||Sognnaes (Sognnæs)||Helge Sigurdson||Ltn.||N106||1920-09-20 Bergen||Norway||Pilot||DFC|
St. Olav's Medal with Oak Branch
|RNoAF||Fighter Command||331Sqn Norwegian||1943-06-22||SPITFIRE||LF.IX||AB457||FN-D||6||North Weald||7:42||Ramrod 99||Failed To Return GERMAN A/C, BE-NE-LX ?. / JG1, Crash area
near Nieuwendijk, Zuid Holland||Killed||Bergen Solheim||Helge Sognnæs, lieutenant, Bergen. By Sigurd Sognnæs and Anna Marie Jæger b. Terkelsen. Middle school, vocational school. Participated in the battles at Voss 1940, and went to England on 6 June this year. Trained as a pilot in Little Norway, and was a fighter pilot from the summer of 1941. Fell during an air battle over the Netherlands on 22 June 1943. Sognnæs took part in the fighting at Voss in 1940 during the German invasion of Norway, and went to England on June 6 of the same year to enlist in the Norwegian military command there. He was sent to Little Norway in Canada where he received pilot training in the first fighter cohort at the flight school. After a stay at a British training squadron, he joined 331Sqn with military roll number N106, and eventually became a lieutenant.|
22 June 1943 would be Helge’s last flight. This day a massive Allied air attack was conducted against targets in Germany, Belgium and The Netherlands. Simultaneously two diversionary attacks were directed against Antwerp and Rotterdam. 42 bombers attacked the Belgian port, while a small group of 12 B-25 bombers attacked targets in the port of Rotterdam. The aim of the supporting attacks was to spread the German fighters to a maximum. More than twenty allied fighter squadrons were in the air to protect the bombers this day. Early in the morning, nine aircraft from 331 Squadron transferred from North Weald to Martlesham east of Ipswich to be ready to meet the bombers in the air over The Channel. Under the leadership of major Rolf Arne Berg they took off again at 7:42. The mission was to protect the bombers attacking the port of Rotterdam. Helge Sognnaes flew in a section headed by Sven Heglund. Heglund would end the war as the squadron’s top ace with 16 downed aircraft. In the German fighter base Woensdrecht in the Netherlands the alarm goes off when the Allied attack on Rotterdam is detected on the radar. Twenty-two FW-190 fighters take off and head in the direction the port. One of the pilots is Oberveldwebel Reinhard Flecks. The Norwegian fighters reject several attacks on the bomber formation, and the attack on Rotterdam was completed as planned. However, on the return flight they meet the German aircraft from Woensdrecht again. The encounter evolves into a real dogfight. Sven Heglund can see the Spitfire with Helge Sognnaes in the cockpit beneath him. He has a FW-190 on his tail. Before Heglund can warn his classmate from pilot school, the aircraft is hit by shells from the German plane. The FW-190 is piloted by Feldwebel Reinhard Flecks of 6./JG 1, flying an Fw 190A from Woensdrecht airfield. Flecks has inflicted a direct hit that blows off the whole tail of the Norwegian Spitfire. The plane hits the ground and aircraft components are spread over a large area.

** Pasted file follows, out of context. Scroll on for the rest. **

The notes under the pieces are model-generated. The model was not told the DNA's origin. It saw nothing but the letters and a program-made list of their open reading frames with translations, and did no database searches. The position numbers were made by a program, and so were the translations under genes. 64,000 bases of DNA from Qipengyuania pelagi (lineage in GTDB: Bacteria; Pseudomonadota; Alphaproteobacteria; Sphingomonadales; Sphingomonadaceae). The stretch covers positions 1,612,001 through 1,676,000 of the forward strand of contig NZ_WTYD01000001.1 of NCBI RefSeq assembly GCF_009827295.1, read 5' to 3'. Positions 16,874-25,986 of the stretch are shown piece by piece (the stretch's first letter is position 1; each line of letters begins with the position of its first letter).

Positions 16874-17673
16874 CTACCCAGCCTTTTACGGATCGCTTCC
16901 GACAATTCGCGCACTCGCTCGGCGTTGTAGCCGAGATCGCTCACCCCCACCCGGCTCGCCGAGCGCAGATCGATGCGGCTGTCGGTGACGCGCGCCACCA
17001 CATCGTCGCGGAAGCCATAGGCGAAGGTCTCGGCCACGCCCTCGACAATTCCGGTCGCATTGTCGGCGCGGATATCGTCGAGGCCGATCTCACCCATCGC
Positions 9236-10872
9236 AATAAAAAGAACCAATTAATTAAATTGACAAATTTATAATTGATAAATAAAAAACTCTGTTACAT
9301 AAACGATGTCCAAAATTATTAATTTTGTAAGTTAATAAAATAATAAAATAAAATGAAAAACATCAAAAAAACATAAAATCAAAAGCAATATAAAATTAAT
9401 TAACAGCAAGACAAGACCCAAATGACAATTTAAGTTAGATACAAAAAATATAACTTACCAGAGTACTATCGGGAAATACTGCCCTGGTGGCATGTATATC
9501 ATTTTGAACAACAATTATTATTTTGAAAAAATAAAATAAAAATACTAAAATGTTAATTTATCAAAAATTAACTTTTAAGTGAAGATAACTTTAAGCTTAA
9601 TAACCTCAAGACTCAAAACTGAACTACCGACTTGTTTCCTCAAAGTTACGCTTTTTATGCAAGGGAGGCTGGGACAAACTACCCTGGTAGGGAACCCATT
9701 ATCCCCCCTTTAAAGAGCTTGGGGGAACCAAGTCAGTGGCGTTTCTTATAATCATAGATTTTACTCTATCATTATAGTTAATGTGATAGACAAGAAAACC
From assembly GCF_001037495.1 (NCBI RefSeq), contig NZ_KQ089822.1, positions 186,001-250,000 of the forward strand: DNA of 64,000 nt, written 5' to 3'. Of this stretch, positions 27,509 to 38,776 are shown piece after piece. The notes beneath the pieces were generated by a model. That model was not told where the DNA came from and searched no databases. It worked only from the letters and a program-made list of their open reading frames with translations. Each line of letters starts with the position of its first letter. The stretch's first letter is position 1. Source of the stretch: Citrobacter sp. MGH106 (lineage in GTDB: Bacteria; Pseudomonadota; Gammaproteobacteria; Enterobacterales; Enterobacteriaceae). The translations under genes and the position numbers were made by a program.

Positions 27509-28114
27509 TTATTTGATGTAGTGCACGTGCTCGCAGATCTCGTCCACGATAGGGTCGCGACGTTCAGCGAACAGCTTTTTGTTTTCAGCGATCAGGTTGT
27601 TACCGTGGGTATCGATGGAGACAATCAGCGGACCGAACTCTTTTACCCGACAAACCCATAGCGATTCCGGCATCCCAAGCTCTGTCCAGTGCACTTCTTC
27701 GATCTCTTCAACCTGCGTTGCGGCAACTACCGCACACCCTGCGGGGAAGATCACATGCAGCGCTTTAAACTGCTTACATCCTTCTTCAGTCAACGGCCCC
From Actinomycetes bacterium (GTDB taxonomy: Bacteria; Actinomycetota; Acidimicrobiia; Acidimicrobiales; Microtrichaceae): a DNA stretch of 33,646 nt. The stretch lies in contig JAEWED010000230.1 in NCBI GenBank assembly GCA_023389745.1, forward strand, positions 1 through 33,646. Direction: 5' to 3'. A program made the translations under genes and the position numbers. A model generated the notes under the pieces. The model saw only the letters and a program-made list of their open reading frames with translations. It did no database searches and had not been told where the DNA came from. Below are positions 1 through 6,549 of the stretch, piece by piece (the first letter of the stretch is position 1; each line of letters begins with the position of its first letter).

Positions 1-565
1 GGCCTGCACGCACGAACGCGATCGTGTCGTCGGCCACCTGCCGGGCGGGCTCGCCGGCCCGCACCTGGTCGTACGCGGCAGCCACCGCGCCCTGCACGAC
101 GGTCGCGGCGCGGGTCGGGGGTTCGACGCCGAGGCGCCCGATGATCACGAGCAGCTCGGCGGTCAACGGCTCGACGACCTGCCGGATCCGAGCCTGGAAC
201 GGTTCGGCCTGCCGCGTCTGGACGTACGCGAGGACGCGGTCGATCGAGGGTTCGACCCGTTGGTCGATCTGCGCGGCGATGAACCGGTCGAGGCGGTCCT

After the crash, Helge Sognnaes was buried at the Crooswijk cemetery in Rotterdam. In 1946 he was cremated in Rotterdam at the request of his family, after which his ashes were sent to his family in Bergen Norway.
Norwegian 331 Squadron pilots in November 1942. On top: Johannes Greiner, Martin Gran. Second row, l-r: Helge Sognnæs (died 1943), Leif Lundsten (d. 1944), Stein Sem (d. 1942), Knut Bache (d. 1944), Anton C. Hagerup (d. 1943), Rolf Arne Berg (d. 1945), the Squadron's Intelligence Officer Philip Yatman, Rolf Engelsen and Svein Heglund. Bottom: Reidar Haave Olsen (d. 1944), Kristian Nyerrød, Fredrik Fearnley (d. 1944) with Varg, Kaj Birksted from Denmark and Tarald Weisteen.